The Rev. Paul Agamiri made a vow when he was housed at a Kenyan refugee camp in the 1990s: If he ever made it to the United States, he would work with the white pastors in America.
A decade after he arrived in Fargo, N.D., the Sudanese man started All Nations Assembly of God in 2005 with fellow Sudanese and Liberian refugees. It now includes Africans from a dozen nations and three deacons — a Liberian, a Hutu and a Tutsi. Though just a few white worshippers join the 250 each Sunday for standing-room-only worship, Agamiri wants them to feel included.
“Many of the white people, they’re afraid to come, thinking that they would not be accepted,” Agamiri said. “White or black or whatever color, we are all connected together. We are God’s children, so there’s no worry.”
Agamiri’s church — with its swaying youth choir singing in Swahili — is the epitome of the Assemblies of God, which is marking its 100th anniversary this week from its home base in Springfield, Mo., and is the world’s largest Pentecostal denomination.
The centennial events include a summit on church planting — the process that gave birth to Agamiri’s church, which was sponsored by a parent church that has also spawned a Nepali/Bhutanese congregation. AG members from more than 100 countries will attend the celebration of the “fellowship” that has grown from 300 people gathered in Hot Springs, Arkansas, in April 1914 to 67.5 million adherents worldwide.
The U.S. denomination alone is a veritable United Nations of some 3.1 million faithful — with a membership that is 41 percent nonwhite, up from 31 percent a decade ago.
General Superintendent George Wood said the denomination has grown because its members model the methods of the earliest followers of Jesus.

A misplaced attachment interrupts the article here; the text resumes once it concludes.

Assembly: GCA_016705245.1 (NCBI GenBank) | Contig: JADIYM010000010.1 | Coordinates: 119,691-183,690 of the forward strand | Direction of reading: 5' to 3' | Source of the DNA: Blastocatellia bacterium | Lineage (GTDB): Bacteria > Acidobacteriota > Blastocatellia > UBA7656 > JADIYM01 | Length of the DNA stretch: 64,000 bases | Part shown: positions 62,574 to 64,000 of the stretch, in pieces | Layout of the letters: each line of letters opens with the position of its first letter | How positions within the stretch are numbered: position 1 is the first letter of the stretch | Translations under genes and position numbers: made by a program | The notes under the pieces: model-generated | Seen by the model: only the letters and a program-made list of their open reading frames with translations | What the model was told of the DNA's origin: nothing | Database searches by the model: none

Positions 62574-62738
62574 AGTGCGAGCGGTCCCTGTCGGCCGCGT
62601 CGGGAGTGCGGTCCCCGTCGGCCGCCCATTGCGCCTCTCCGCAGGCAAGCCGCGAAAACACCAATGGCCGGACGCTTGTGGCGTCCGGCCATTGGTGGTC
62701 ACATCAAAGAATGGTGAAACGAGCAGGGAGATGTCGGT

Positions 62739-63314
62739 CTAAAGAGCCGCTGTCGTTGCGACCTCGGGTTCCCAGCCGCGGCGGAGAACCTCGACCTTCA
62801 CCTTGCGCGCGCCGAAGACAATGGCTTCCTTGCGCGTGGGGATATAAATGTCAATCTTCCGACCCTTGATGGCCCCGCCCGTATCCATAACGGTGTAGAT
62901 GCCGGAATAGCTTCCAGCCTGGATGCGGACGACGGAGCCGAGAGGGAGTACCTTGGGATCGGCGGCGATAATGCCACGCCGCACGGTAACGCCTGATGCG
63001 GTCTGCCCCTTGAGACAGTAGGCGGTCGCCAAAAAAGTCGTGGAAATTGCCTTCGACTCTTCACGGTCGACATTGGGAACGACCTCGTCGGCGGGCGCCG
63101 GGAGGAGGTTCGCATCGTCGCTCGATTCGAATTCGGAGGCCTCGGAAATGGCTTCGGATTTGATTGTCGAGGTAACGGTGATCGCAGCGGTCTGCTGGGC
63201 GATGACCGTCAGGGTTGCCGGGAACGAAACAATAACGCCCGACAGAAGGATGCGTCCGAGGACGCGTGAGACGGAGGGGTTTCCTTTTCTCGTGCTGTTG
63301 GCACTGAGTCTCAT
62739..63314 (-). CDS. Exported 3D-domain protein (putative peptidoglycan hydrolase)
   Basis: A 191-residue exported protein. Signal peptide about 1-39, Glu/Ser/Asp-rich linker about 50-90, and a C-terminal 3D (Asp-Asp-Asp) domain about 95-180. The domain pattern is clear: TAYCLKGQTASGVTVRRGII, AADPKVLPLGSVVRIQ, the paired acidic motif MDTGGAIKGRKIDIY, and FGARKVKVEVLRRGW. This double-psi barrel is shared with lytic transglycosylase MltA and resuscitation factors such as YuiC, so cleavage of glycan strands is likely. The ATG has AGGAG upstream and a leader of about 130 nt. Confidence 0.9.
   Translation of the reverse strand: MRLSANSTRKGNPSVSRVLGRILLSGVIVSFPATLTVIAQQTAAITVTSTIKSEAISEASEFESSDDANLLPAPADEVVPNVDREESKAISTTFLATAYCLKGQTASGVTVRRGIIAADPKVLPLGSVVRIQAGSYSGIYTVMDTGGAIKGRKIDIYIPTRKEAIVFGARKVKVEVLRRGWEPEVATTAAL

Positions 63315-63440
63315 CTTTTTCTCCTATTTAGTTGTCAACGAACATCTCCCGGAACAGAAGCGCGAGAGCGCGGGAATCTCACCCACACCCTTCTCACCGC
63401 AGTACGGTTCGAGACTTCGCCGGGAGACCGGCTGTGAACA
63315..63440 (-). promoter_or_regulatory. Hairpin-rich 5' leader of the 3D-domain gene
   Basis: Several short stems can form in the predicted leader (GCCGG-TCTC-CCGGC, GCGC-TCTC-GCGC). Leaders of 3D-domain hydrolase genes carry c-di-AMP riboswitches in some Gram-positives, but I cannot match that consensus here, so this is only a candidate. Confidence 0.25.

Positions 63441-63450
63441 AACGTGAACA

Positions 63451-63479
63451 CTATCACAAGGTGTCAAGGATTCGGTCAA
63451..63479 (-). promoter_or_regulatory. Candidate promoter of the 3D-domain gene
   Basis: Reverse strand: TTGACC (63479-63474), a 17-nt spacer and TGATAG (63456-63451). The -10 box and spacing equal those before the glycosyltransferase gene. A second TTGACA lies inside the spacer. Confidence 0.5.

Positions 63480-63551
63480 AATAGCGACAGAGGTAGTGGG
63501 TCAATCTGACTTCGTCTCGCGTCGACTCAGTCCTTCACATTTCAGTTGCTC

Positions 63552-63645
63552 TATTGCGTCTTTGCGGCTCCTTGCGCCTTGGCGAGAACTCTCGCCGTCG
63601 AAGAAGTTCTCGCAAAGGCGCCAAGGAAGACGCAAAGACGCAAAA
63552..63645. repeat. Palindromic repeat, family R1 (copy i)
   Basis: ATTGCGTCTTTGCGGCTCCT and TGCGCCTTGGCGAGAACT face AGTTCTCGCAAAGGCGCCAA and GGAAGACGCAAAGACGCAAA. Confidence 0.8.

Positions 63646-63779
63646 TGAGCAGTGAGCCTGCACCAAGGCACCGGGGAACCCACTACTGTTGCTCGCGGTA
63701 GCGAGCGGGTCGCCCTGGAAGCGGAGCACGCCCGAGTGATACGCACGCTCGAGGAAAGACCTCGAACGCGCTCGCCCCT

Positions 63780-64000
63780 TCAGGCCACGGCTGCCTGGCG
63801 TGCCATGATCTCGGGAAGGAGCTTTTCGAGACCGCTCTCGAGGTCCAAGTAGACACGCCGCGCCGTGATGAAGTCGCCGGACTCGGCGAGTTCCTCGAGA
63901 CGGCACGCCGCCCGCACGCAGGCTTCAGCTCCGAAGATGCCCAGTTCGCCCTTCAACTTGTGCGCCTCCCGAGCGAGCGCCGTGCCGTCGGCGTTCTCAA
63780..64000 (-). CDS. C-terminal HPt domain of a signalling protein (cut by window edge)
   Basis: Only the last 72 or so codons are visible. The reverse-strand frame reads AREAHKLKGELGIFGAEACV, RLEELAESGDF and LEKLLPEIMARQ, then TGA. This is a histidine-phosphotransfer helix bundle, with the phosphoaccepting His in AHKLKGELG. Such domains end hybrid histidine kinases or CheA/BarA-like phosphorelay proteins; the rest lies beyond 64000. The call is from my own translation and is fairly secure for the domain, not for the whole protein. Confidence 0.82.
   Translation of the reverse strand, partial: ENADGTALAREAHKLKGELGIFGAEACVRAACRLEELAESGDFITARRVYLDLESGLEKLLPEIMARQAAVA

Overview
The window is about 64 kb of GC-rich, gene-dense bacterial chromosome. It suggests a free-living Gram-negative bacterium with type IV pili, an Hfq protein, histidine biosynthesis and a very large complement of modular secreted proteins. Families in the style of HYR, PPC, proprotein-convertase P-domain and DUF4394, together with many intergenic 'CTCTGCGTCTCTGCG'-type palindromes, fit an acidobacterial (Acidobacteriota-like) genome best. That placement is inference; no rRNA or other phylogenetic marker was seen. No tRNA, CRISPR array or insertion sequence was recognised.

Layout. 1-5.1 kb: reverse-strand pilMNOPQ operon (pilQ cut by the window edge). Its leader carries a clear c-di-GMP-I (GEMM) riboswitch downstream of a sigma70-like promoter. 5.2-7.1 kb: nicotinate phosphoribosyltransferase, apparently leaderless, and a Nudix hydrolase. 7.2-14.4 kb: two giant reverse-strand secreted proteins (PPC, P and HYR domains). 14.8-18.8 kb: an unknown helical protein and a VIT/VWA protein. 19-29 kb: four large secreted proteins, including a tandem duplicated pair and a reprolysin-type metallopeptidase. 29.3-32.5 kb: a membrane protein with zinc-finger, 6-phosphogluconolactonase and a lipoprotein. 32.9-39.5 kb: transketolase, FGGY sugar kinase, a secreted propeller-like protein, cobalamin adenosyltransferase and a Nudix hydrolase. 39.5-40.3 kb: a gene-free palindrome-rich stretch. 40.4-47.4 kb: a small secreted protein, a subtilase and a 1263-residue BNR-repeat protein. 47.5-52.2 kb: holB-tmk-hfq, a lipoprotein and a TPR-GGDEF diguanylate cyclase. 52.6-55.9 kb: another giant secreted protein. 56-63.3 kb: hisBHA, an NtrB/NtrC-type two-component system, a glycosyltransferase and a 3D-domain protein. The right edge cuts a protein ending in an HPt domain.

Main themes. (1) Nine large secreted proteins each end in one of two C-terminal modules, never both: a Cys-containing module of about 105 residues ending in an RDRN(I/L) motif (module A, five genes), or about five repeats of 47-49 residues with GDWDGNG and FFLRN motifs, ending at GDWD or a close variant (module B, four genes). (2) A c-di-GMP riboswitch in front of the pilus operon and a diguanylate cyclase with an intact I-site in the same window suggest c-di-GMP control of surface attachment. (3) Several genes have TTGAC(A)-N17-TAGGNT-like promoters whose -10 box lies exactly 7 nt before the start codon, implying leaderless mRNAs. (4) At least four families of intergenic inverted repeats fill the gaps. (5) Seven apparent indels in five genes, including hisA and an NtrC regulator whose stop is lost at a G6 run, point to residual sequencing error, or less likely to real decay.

“They were tasked with taking the gospel to every nation,” said Wood, 72, who also heads the World Assemblies of God Fellowship. “The word ‘nation’ in the Greek language is ‘ethnos,’ or ethnic group. Our task, right from day one, has been to attempt to bring the gospel of Jesus Christ to the ethnic groups of this world and in this country.”
Wood and others acknowledge that the Assemblies’ racial history has not been unblemished. With roots in the interracial Azusa Street Revival that began in Los Angeles in 1906, the leaders of the Assemblies of God started out as a group of white men. Bishop Charles H. Mason of the Church of God in Christ, which would eventually become one of the largest black Pentecostal denominations, attended the Hot Springs gathering, but black and white leaders ended up leading segregated groups.
“We did have a slow start,” Wood said. “In the last number of decades, we’ve seen tremendous progress in the United States.”
He attributes the racial separation of the early years to leaders following the segregationist culture at the time rather than scriptural ideals.
“However, the Holy Spirit is a great corrector of behavior, and over a course of time, people more and more realized that this segregation and division among races was not ever God’s plan,” Wood said. “And so I think now, as we look over 100 years, the majority of our history has been one of inclusion rather than exclusion.”